Posted By Ben Miller,
Friday, September 11, 2009
Updated: Wednesday, June 01, 2011
| Comments (5)
It appears that the infamous "Gang of Six"
are emerging with a health reform bill sometime early next week (Senate
Finance Committee). Will this Bill from the Senate side be more
comprehensive? Offer a public option? Many speculate that this Bill may
be the one that is most likely considered as a contender in the race for health reform.
The Gang of Six is an anomaly of sorts. First, they are bipartisan, and
have been from the beginning. Second, they are the Finance Committee.
Let's construct these two points for a moment and consider their
1) Collaboration and compromise: There is no doubt
that this group had to simultaneously collaborate and compromise to get
anything out the door let alone a complex Bill for health reform. Think
of who is in this group (Enzi, Grassley, Snowe, Baucus, Bingamen,
Conrad), there are some real political difference here. The take away is
that there had to be some level of collaboration to get anything done.
President Obama has tried to have bipartisan support for health reform,
but this has not worked as well as he would like; however, this group
may be the lone exception. Now there will be significant compromises
here, but it is a product isn't it?
2) Finance Committee: Some of the most significant
arguments for and against health reform have come down to money. As we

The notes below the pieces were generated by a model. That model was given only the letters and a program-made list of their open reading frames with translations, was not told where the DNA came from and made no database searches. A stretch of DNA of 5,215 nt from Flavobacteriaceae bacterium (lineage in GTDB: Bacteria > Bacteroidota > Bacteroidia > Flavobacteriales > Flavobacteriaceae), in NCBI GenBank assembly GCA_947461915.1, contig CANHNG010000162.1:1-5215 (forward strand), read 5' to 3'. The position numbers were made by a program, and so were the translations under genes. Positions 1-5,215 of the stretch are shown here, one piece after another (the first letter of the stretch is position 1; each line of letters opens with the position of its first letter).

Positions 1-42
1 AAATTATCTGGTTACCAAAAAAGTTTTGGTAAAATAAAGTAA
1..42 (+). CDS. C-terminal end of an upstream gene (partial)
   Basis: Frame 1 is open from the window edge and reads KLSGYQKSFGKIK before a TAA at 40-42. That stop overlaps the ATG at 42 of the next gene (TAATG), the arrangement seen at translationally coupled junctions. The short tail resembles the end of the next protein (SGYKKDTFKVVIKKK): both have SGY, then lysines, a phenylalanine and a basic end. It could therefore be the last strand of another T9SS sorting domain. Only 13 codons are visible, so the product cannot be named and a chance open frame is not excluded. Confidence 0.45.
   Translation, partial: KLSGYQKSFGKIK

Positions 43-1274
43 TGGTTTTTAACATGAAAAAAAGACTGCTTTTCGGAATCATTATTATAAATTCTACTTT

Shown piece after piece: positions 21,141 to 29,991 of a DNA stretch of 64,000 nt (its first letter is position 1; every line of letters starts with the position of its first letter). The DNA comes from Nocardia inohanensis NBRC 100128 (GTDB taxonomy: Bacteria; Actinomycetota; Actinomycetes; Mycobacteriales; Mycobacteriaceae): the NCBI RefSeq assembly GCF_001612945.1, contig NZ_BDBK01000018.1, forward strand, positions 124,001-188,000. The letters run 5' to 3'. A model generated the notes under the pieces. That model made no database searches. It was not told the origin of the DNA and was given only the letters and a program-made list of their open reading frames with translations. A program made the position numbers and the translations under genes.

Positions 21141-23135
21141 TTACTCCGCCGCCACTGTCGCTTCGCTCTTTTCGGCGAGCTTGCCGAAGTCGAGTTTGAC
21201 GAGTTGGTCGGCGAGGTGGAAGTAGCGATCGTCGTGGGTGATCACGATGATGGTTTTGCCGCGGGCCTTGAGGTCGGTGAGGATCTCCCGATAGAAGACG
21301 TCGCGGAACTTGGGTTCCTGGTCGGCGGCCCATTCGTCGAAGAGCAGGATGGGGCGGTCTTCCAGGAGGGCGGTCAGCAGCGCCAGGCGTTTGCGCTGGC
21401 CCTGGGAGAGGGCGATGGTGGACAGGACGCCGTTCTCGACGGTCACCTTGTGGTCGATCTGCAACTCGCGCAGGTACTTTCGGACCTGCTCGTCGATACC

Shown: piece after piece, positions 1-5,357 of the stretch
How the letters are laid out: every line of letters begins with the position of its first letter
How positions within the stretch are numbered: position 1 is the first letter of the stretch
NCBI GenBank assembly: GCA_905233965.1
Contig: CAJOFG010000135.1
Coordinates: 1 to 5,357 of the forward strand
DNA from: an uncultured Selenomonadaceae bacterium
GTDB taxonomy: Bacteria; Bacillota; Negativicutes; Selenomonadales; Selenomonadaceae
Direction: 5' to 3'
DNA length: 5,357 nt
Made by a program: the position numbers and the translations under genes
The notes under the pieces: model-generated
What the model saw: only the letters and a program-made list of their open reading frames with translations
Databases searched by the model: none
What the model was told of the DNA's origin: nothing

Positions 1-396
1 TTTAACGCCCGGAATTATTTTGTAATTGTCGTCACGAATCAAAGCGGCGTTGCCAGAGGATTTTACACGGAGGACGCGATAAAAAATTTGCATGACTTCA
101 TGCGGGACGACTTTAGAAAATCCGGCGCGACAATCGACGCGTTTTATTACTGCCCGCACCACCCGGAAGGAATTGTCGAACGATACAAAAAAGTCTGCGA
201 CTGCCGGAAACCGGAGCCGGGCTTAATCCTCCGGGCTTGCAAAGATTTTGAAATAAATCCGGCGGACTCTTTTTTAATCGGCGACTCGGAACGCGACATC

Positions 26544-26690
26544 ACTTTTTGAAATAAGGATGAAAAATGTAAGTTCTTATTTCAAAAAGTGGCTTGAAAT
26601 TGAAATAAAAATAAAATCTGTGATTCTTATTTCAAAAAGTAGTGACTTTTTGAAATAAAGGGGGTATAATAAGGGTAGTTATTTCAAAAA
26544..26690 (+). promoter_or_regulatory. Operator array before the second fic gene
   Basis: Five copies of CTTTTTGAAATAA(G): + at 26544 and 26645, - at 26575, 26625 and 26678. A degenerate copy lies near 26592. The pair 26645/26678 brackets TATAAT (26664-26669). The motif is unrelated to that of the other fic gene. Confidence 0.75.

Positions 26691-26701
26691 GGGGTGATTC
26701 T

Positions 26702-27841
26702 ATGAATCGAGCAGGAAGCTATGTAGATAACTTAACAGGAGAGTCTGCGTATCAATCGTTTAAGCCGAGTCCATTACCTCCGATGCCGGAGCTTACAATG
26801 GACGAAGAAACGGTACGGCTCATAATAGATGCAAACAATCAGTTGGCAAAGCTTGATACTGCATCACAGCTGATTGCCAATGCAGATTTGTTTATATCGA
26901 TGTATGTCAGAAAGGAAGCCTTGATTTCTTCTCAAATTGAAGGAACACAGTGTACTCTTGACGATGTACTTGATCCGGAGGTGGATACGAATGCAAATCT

all know, healthcare is expensive. As we all don't know, if we don't
change healthcare (and fast) no one will be able to afford it (see HERE and HERE for examples). Oh, and most of us have read and seen Gawande's New Yorker article on cost by now (but if you haven't HERE).
So cost (read financing) has everything to do with health reform hence
the reason this coming from the people who talk about financing in
government is important.
So, if a group of six individuals, representing different states,
political ideologies, and interests can come together and deliver a
product on health reform, why can't we? Why can't different professional
associations sit at the same table and talk about reform? Why can't
different disciplines collaborate around a united cause? Not to say this
doesn't happen (CFHA as an outlier), but it should happen more!
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